Arturo Ui and Cauliflower Power

Week 9 in the Arts Centre sees the harrowing rise of an uncanny gangster in the WUDS production of Brecht’s satire, The Resisitible Rise of Arturo Ui.

The play, written while Brecht was in exile during World War II, is a parody of Hitler’s rise to power in which a small-time Chicago mobster works towards achieving complete control of the cauliflower racket through blackmail, rhetoric and ruthless oppression. Inspired by Elizabethan theatre, particularly Shakespeare’s Richard III, the play serves as a humorous and haunting commentary on apathy and political indifference.

The WUDS production, set to appear in the Warwick Arts Centre Studio from the 1st – 4th of December, will be a grotesque reworking of the play in a modern London setting, subtly mocking British nationalism in the context of political apathy.

The production is significantly influenced by the work of actor, playwright and director Steven Berkoff, forming characters from the basis of a gesture and building precise and expressive movement into the dialogue.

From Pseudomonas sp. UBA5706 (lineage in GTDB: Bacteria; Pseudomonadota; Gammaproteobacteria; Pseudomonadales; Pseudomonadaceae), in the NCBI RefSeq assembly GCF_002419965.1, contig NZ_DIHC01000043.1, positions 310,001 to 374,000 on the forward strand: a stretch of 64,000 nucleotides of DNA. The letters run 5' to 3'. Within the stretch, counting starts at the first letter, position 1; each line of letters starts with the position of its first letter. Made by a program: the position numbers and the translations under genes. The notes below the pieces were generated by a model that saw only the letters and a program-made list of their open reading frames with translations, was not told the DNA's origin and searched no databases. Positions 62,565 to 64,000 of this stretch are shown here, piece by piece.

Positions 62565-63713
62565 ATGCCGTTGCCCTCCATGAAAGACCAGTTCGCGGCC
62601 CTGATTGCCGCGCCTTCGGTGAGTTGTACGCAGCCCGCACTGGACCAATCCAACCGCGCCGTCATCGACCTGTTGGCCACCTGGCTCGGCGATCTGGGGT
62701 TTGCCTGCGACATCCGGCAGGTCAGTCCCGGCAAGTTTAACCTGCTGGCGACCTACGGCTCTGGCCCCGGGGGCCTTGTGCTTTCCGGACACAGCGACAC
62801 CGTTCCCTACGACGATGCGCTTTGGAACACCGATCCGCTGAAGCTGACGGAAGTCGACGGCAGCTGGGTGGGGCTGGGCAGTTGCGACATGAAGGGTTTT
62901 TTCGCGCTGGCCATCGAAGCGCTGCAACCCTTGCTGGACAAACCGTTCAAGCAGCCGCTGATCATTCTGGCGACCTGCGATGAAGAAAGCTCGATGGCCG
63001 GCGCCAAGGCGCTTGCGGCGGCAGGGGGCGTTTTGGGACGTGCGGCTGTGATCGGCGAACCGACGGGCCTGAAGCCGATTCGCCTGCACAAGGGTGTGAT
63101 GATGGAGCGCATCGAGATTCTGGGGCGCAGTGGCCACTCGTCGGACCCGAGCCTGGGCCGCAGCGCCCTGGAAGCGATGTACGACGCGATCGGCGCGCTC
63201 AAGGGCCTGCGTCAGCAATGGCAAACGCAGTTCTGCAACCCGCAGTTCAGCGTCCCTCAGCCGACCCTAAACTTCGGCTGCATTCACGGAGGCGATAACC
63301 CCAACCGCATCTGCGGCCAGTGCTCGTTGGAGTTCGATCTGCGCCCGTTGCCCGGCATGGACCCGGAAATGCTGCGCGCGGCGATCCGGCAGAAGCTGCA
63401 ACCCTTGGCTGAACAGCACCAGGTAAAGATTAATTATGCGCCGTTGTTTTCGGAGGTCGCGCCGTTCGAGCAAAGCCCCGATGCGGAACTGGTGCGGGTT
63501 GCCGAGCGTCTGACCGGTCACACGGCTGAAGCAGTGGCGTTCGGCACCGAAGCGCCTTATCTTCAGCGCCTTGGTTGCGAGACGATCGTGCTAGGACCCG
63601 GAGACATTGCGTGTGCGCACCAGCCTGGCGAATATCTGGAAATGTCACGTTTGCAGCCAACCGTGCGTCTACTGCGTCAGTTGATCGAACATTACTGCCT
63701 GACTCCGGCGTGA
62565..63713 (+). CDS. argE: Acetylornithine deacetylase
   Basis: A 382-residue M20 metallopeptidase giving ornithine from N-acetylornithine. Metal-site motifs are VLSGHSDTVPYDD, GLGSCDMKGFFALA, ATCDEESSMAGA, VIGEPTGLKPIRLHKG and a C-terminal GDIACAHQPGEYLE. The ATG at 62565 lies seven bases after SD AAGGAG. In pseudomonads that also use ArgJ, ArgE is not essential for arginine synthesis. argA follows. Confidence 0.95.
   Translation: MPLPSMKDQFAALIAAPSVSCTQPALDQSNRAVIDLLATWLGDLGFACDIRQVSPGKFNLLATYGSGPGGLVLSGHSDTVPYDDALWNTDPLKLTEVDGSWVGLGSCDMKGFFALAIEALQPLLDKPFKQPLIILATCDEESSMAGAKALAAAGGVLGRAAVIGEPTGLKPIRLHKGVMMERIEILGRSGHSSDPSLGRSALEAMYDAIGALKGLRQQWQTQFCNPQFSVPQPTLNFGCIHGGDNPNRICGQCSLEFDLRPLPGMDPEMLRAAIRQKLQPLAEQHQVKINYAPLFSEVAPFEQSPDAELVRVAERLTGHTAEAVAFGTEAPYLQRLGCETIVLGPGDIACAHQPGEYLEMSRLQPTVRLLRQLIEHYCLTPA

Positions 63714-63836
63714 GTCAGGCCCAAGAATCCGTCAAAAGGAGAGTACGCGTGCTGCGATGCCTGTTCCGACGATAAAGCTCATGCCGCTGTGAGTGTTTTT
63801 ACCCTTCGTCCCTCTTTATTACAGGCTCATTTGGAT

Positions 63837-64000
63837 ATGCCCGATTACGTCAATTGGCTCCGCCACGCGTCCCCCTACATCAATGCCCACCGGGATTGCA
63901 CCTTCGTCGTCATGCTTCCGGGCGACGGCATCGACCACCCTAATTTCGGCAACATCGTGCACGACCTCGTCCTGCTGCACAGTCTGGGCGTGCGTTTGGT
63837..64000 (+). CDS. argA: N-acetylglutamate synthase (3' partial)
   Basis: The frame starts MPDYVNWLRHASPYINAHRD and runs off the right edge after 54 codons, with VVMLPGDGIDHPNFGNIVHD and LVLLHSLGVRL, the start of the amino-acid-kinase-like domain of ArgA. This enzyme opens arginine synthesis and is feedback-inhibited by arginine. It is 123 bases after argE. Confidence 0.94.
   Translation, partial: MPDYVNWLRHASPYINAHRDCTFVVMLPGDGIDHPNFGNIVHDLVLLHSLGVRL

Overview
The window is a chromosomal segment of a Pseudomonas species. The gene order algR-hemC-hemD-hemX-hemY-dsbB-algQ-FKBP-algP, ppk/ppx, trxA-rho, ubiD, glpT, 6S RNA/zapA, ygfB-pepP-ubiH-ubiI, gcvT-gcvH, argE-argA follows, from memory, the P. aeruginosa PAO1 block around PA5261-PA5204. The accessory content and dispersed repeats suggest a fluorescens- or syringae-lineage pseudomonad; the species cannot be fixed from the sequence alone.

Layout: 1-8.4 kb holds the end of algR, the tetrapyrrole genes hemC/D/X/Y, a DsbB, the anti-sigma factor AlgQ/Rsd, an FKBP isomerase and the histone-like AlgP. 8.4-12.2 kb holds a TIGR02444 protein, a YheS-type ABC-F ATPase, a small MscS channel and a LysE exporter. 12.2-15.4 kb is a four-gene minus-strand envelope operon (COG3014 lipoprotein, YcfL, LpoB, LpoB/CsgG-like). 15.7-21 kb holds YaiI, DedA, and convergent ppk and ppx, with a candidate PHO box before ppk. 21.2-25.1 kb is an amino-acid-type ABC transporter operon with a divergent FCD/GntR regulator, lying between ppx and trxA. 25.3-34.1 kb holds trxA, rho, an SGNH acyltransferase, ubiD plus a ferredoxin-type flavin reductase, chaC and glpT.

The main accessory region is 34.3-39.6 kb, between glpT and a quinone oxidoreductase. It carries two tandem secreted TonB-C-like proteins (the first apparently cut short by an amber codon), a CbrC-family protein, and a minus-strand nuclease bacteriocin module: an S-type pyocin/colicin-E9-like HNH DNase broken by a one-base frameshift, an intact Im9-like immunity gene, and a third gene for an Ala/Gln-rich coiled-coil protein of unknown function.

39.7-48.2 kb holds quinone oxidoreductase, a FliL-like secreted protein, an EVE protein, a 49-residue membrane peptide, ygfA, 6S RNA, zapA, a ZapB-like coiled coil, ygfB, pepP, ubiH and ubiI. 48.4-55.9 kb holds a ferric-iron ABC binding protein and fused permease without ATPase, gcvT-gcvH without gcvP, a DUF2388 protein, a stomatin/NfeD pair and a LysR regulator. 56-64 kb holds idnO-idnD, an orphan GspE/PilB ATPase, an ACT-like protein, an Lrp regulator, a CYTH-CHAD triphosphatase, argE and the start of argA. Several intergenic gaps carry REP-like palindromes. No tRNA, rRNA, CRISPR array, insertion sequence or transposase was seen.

“We’re hoping to offer our audience a distinct theatrical experience, and that people will take something applicable to the real world from the performance”, says assistant director, Tom Allott.

As an ensemble piece with a cast of twenty, Ui lends itself well to spectacle and is set to offer its audience an absurd and surreal experience. The production will be welcoming a number of new faces to the Warwick stage, as well as seeing performances from more familiar blood.
The ensemble theme of the show is extended to the close-knit structure of the production team, who are working across their specific roles to create a unified aesthetic image, integrating costume, make-up and set design with publicity and marketing strategies, as is soon to be evident on campus.

The two major aesthetic themes running throughout the play will be political propaganda and the image of the cauliflower, both of which are to be applied in an interreflective and surreal fashion to the set, make-up and costumes. Inspired by political posters, ranging from Obama images to the iconic World War II ‘Dig for Victory’ posters, designers Rosie Bristow and Ashlee Brown will also be making use of “cauliflower special effects” in what they consider “one of the most interesting projects we’ve ever worked on”.

With the hope of being selected for NSDF, the National Student Drama Festival, this production will be a unique theatrical experience and an ideal opportunity for those yet to experience the work produced through the Warwick University Drama Society. Tickets are already on sale at £7 (£6 concessions).


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